Condemning ‘‘the hypocrisy of the United States and her allies’’ and denouncing President Woodrow Wilson as a hypocrite and a coward, Jacob Abrams and four associates—all five Russian-born Jews and avowed anarchists—distributed fliers on the Lower East Side of Manhattan in the summer of 1918 directing attention to U.S. efforts to halt the Bolshevik Revolution. Among other things, the fliers called for a general strike by workers to stymie the war effort against the imperial German government. Abrams and his colleagues were charged with violating the Espionage Act of 1917 (as amended in 1918), which allowed convictions for conspiring to ‘‘utter, print, write, and publish disloyal, scurrilous, and abusive language about the form of government of the United States, or language intended to bring the form of government of the United States into contempt, scorn, contumely and disrepute, or intended to incite, provoke, and encourage resistance to the United States [. . .]’’ Thus, the stage was set for one of the most important freedom of speech cases of the twentieth century.
One of the defendants (Joseph Schwartz) died the night before the trial started; a federal district court found the other four guilty of violating the act. At the U.S. Supreme Court, Justice John H. Clarke affirmed the convictions, emphasizing the special circumstances of wartime and the potential consequences of the dissident speech. Rooting the Court’s conclusions in the recent precedent dealing with similarly ‘‘dangerous’’ speech—especially Schenck v. United States, 249 U.S. 47 (1919), Frohwerk v. United States, 249 U.S. 204 (1919), and Debs v. United States, 249 U.S. 211 (1919)—Clarke found that the plain purpose of their propaganda was to excite, at the supreme crisis of the war, disaffection, sedition, riots, and, as they hoped, revolution, in this country for the purpose of embarrassing and, if possible, defeating the military plans of the government in Europe.
Thus, the Court deemed that the expression in question constituted a ‘‘clear and present danger’’ (‘‘whether the words are used in such circumstances and are of such a nature as to create a clear and present danger that they will bring about the substantive evils that Congress has a right to prevent’’)—the legal test recently implemented in the Schenck case—in that such advocacy may have had the tendency to inhibit the war effort, among other things. Congress was, therefore, within its authority to restrict speech in such a fashion.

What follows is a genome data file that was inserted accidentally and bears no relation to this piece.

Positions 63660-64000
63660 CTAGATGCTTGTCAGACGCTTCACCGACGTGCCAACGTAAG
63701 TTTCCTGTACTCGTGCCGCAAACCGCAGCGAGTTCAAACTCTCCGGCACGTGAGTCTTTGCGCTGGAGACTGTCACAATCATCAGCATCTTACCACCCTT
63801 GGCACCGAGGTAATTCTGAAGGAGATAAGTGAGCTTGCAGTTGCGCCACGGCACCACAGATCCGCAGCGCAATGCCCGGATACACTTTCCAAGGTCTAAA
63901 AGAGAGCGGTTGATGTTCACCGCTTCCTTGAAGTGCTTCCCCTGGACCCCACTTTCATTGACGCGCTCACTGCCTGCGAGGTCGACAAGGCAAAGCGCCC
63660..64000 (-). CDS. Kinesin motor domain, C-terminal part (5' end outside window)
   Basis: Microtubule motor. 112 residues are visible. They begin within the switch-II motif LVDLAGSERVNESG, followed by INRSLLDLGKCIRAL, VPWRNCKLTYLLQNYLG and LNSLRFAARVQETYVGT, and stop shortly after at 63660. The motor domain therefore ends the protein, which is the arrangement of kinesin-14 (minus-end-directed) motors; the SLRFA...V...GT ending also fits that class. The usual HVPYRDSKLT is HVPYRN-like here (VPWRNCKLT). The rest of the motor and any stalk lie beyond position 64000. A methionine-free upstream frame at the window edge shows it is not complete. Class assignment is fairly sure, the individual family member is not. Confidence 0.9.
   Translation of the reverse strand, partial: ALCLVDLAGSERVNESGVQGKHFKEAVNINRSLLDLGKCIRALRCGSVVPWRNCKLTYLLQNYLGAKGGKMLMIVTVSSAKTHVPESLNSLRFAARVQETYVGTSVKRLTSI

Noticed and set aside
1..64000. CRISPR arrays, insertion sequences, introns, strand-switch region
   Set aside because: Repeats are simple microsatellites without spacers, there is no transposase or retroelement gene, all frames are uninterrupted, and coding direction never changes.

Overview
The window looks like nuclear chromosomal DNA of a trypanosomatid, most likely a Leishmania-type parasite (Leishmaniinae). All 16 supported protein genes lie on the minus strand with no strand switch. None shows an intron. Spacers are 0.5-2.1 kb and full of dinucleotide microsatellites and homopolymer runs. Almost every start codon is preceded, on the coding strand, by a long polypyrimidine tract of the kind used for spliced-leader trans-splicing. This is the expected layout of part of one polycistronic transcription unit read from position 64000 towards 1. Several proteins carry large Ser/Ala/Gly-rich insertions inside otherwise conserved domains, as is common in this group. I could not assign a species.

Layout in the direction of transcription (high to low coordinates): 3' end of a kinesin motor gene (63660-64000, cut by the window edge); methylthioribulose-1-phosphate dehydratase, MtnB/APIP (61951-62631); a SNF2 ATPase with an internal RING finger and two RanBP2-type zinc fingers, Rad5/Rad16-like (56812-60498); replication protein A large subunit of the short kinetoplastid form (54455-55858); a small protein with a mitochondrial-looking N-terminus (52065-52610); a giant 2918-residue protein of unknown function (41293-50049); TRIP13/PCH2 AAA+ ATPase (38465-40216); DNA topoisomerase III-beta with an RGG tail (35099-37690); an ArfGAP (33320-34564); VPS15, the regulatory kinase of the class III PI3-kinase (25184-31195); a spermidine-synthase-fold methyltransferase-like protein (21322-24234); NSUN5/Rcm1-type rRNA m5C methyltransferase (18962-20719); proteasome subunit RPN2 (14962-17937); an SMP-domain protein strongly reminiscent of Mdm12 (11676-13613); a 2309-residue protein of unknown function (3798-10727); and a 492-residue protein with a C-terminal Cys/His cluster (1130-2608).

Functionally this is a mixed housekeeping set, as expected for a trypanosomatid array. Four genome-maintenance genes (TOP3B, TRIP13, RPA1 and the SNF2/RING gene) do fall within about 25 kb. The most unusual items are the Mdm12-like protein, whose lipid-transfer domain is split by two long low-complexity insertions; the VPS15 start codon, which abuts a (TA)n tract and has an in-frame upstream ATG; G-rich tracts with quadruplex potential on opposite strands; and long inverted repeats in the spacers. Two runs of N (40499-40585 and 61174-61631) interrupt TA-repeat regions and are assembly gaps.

Yet, Abrams is actually more famous for the powerful and poetic dissent authored by Justice Oliver Wendell Holmes, Jr. Though Holmes was, ironically, the one who had recently devised the ‘‘clear and present danger’’ test, he pulled back in Abrams, finding (with Justice Louis D. Brandeis) that the statutory requirement of ‘‘intent’’ had not been demonstrated in this case. More importantly, the speech at hand was not worthy of the alarm alleged by the state and accepted by the Court majority. Indeed, indicating the influences of early twentieth century philosophical pragmatism on his thinking, Holmes averred that, while one may be disturbed by or disagree with the substantive nature of such dissent, one should still be willing to subject it to the processes of inquiry, scrutiny, and significantly, ‘‘competition.’’ The following passage portrays Holmes’ famous assertion of how and why this might be done:
But when men have realized that time has upset many fighting faiths, they may come to believe even more than they believe the very foundations of their own conduct that the ultimate good desired is better reached by free trade in ideas—that the best test for truth is the power of the thought to get itself accepted in the competition of the market; and that truth is the only ground upon which their wishes safely can be carried out. That at any rate is the theory of our Constitution. It is an experiment, as all life is an experiment.
Thus, the theory of the ‘‘marketplace of ideas’’ was formally articulated in American law.
While the introduction of this metaphor was significant in that it has become the predominant trope for the contemplation of free-speech issues in the United States, the Abrams decision was significant as well because it demonstrated the first serious challenge to the ‘‘clear and present danger’’ test. In essence, Holmes wondered, in this case, exactly how ‘‘clear and present’’ must the ‘‘danger’’ be in order for congressional authority to reach the situation? Estimating proximity and degree in such a way led the Court several decades later to abandon the test in favor of an evaluation of the potential for ‘‘imminent lawlessness’’ in Brandenburg v. Ohio, 395 U.S. 444 (1969).
BRIAN K. PINAIRE
References and Further Reading
Cases and Statutes Cited
See also Freedom of Speech: Modern Period (1917–Present); Holmes, Oliver Wendell, Jr.; Marketplace of Ideas Theory; Schenck v. United States, 249 U.S. 47 (1919)